What is a "BINTER"?

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What the heck is a BINTER?

The BINTER parameter in the database - more correctly formatted Binter - is a type of interaction parameter between an ion and a neutral molecule in the aqueous phase. This parameter only appears in the AQ thermodynamic framework (not MSE) and is generally replaced by the Pitzer activity model.

So what is it?

Before Pitzer

In the days before the Pitzer activity model was developed, J. Setchenow (Z.Physik.Chem., 4, 117 (1889)) created an activity relationship to model the effect of salts on the solubility of gasses.

Neutral molecules in water are affected by other species in solution. The salting in and out of a gas is a typical example. When Oxygen is dissolved into pure water, it has a typical solubility. When salt is added, the solubility decreases. This is most-likely due to an interaction between the sodium ions and the neutral oxygen molecule and the interaction between the chloride ions and the neutral oxygen molecule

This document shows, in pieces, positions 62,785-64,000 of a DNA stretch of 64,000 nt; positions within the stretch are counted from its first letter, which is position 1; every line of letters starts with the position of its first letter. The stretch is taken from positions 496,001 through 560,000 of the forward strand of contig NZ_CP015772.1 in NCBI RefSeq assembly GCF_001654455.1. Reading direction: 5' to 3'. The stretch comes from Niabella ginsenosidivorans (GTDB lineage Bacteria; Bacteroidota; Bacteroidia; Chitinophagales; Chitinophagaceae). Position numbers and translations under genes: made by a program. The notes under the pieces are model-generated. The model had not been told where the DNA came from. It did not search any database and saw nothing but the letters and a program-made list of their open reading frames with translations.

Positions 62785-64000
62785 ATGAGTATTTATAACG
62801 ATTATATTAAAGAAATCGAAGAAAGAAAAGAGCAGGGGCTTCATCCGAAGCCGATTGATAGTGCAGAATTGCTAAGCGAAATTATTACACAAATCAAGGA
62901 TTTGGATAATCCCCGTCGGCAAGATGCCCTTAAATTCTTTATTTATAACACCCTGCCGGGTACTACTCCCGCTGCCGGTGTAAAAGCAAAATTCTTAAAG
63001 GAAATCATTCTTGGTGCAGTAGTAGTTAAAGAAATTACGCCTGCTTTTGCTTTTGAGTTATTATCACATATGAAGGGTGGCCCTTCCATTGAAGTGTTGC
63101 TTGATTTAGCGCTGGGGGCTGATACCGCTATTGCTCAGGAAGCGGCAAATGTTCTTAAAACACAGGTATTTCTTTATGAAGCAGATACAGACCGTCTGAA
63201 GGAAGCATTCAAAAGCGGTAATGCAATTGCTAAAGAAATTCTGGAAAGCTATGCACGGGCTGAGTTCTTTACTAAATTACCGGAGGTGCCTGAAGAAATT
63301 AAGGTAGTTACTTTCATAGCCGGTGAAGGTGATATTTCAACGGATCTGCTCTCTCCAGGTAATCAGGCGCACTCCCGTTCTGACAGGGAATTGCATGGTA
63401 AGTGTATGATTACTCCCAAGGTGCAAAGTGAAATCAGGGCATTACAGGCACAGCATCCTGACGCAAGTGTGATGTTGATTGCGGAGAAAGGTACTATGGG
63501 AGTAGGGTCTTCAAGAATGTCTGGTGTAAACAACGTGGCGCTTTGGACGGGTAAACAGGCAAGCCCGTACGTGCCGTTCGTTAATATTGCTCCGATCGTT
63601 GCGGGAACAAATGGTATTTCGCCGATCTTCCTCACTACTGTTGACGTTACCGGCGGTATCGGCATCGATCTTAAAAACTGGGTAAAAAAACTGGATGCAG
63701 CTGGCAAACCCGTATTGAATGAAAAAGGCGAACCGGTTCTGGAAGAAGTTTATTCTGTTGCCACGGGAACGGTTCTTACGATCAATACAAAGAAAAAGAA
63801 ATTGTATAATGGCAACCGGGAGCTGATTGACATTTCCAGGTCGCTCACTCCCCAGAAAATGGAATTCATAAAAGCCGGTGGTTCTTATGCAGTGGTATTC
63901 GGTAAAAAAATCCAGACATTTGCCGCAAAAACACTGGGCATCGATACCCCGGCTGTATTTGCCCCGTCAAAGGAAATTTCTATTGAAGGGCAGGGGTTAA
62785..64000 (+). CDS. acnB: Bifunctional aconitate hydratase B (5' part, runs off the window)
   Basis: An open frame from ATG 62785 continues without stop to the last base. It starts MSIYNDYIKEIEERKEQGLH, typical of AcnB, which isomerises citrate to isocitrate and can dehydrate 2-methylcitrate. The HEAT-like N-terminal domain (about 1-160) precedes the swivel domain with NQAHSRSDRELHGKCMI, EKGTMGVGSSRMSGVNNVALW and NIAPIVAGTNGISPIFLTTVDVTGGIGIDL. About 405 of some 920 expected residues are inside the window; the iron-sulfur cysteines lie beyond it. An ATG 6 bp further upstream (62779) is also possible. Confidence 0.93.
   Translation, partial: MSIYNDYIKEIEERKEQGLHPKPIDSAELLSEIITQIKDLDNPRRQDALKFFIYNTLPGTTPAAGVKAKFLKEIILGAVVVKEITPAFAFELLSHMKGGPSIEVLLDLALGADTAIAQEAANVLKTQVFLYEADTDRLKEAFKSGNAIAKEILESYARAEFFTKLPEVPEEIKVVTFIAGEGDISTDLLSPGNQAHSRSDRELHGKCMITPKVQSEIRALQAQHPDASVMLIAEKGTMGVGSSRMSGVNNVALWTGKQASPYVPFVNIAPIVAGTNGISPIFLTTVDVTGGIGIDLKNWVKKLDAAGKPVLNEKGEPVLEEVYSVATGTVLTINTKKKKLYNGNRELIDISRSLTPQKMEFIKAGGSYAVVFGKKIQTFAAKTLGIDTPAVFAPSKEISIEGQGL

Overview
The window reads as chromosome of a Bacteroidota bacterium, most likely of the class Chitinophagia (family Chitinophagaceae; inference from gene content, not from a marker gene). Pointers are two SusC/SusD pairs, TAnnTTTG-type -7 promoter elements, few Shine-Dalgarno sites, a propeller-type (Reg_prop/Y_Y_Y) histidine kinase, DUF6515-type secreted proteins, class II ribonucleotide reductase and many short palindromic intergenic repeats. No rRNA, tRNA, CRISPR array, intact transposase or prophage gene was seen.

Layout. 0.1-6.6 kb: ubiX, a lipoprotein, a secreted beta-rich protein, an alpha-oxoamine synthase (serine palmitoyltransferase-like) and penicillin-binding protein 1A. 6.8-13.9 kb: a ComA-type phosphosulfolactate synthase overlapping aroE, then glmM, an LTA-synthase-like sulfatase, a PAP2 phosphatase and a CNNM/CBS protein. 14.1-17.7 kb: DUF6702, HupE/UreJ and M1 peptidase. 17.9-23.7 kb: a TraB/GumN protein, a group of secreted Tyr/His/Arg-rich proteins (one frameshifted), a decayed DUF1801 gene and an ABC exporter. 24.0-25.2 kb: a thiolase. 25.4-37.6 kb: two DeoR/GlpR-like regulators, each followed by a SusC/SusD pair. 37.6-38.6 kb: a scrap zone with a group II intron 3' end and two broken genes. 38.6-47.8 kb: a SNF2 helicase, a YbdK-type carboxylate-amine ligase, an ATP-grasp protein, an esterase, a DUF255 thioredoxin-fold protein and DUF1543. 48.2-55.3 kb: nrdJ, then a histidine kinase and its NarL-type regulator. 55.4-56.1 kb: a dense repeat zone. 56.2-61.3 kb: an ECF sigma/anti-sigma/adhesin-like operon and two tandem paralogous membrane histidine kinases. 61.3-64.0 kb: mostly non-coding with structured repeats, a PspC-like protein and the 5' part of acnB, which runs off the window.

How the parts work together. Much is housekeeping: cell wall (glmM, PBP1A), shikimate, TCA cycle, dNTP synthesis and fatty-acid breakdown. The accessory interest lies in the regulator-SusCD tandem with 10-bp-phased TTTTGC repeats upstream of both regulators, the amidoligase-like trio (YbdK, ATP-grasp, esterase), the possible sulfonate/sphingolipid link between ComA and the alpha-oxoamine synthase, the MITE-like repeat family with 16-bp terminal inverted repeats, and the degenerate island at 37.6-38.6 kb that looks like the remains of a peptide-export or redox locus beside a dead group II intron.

The solubility of oxygen in NaCl solutions at 25 oC, 1 atmosphere

This characterizes a phenomenon known as salting in/out. The formulation is in terms of the ratio of solubilities in pure water to an aqueous salt solution at a constant temperature.

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Solubility of gas in pure water
Solubility of gas in a salt solution
Setchenow cofficiient
Concentration of salt

In this case, the K is approximately equal to -0.0002. Unfortunately, this approach is limited to a single temperature and a single salt.

The Binter parameter was introduced into the OLI code in the 1970's to model the Setchenow effect in multi-component systems. A coefficient was regressed for an ion-molecule interaction. The equation regressed against was:

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The Activity Coefficient for molecule m
Binter for molecule m
Ionic Strength
for all ions in solution


molality of ion i
Binter for molecule m

Binter has largely been replaced in the OLI code by either Pitzer or the MSE framework. You will still see Binter parameters in AQ framework PUBLIC databank.

Author: Jim Berthold